May 28, 2018
Heading into the new millennium (nearly twenty years ago) things looked bleak for traditional publishing. Newspapers were losing advertising dollars and cutting staff. Bookstores were disappearing. Denominational publishing houses were being consolidated or shut down. Even Barclay Press sold its press.
People remember, and they want to know how Barclay Press can possibly survive in a world without books. Admittedly, I’m an optimist. But it dawned on me this morning. There’s something I know that many of you might not:
People are still buying books.
In fact, retail book sales have risen every year since 2013. They are projected to continue growing through 2020. And they are the highest they’ve been in nearly a decade.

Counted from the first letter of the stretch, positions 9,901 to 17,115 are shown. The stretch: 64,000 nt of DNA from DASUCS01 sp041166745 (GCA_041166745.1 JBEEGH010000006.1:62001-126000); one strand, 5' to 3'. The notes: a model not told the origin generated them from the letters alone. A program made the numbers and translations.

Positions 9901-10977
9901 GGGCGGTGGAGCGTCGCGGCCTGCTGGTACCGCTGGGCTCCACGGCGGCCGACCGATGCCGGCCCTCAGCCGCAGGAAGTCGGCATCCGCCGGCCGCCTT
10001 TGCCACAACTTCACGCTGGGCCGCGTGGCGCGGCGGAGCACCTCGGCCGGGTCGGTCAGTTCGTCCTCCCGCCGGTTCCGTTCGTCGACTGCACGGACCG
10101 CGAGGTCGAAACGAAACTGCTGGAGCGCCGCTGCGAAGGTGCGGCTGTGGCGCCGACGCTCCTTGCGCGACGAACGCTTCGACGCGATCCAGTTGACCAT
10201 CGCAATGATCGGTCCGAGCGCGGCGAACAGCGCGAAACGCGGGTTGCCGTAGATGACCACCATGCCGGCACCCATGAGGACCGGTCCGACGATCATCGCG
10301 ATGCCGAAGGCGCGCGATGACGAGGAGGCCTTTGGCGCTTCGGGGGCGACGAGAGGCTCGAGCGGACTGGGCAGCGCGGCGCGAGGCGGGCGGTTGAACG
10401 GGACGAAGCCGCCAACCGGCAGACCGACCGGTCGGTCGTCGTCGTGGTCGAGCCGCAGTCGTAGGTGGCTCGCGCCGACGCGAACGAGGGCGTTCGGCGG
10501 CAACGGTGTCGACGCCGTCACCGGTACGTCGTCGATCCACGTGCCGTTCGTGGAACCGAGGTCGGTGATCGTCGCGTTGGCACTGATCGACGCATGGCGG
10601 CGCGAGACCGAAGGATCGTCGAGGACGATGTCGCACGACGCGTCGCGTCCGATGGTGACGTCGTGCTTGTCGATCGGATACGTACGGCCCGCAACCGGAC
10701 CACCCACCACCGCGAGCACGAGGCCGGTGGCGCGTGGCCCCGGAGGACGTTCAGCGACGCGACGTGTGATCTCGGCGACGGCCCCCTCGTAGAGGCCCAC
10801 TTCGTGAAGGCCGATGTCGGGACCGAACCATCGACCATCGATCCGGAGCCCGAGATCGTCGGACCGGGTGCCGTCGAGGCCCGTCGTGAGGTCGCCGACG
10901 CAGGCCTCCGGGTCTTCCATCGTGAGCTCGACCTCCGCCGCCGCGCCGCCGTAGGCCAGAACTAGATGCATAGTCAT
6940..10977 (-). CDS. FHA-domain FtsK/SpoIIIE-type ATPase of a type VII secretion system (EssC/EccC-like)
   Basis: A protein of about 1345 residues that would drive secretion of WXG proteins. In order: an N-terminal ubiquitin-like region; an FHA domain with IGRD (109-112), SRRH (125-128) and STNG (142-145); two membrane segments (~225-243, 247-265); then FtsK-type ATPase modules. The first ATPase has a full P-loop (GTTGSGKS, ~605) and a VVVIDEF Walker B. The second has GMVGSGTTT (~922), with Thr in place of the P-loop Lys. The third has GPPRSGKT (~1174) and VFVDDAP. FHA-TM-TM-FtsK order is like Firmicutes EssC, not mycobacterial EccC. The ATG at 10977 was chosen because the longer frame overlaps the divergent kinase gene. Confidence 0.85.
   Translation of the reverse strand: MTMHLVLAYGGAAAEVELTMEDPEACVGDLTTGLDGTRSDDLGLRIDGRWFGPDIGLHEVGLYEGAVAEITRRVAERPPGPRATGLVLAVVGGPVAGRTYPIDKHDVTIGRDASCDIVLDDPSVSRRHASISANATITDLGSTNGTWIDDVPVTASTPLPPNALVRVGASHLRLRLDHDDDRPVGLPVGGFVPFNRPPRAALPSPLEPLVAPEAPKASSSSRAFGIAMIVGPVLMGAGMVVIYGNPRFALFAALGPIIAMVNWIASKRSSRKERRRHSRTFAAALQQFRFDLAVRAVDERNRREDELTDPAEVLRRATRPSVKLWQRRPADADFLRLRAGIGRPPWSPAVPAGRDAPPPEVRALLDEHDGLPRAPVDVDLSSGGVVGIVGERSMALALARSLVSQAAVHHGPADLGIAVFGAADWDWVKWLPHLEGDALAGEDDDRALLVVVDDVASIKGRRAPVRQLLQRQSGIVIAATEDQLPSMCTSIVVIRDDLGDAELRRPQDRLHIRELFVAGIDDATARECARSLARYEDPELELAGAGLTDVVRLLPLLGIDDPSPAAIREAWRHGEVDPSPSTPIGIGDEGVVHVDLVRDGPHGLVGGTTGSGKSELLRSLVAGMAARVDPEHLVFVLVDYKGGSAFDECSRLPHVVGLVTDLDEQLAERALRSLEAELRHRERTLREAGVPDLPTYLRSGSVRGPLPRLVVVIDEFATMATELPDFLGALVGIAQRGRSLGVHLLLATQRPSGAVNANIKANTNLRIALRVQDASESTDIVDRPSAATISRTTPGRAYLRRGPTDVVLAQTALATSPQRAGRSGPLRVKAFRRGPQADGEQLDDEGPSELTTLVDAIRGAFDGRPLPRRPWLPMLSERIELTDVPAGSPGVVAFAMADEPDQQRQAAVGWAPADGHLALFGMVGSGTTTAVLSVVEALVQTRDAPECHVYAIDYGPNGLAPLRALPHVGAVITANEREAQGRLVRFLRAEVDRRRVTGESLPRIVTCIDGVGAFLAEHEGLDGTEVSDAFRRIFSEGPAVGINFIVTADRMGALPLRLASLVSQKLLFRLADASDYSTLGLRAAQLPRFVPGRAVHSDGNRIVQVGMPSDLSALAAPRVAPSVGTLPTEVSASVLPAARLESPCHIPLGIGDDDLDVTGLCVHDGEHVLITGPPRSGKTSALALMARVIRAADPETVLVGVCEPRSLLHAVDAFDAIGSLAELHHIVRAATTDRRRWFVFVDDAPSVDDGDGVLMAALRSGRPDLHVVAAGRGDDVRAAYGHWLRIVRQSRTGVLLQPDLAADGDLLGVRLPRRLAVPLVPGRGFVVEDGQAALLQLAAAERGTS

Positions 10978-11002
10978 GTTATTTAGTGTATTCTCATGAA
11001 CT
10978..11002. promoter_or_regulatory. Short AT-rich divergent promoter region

As Richard Foster predicted back in 1992, Barclay Press would likely survive the transition in the publishing industry, but “Barclay Press wants to do a whole lot more than that.... [Barclay Press must] maintain denominational distinctives while still communicating broadly; to be publishers of truth and not peddlers of gossip; to seek after the crisp, the clear, and the imaginative. It is no small vision.”
Earlier this month I wrote about our vision – seeds of hope – the three-year campaign to fund the ministry of Barclay Press by developing new titles, supporting small churches, and balancing the budget.
In order to stay on target to meet our goal of $162,000 by December 31, 2020, we need to get to $26,325 by June 1, 2018. As of this morning, we have raised $26,490 in gifts and pledges!
Click here to read more about seeds of hope.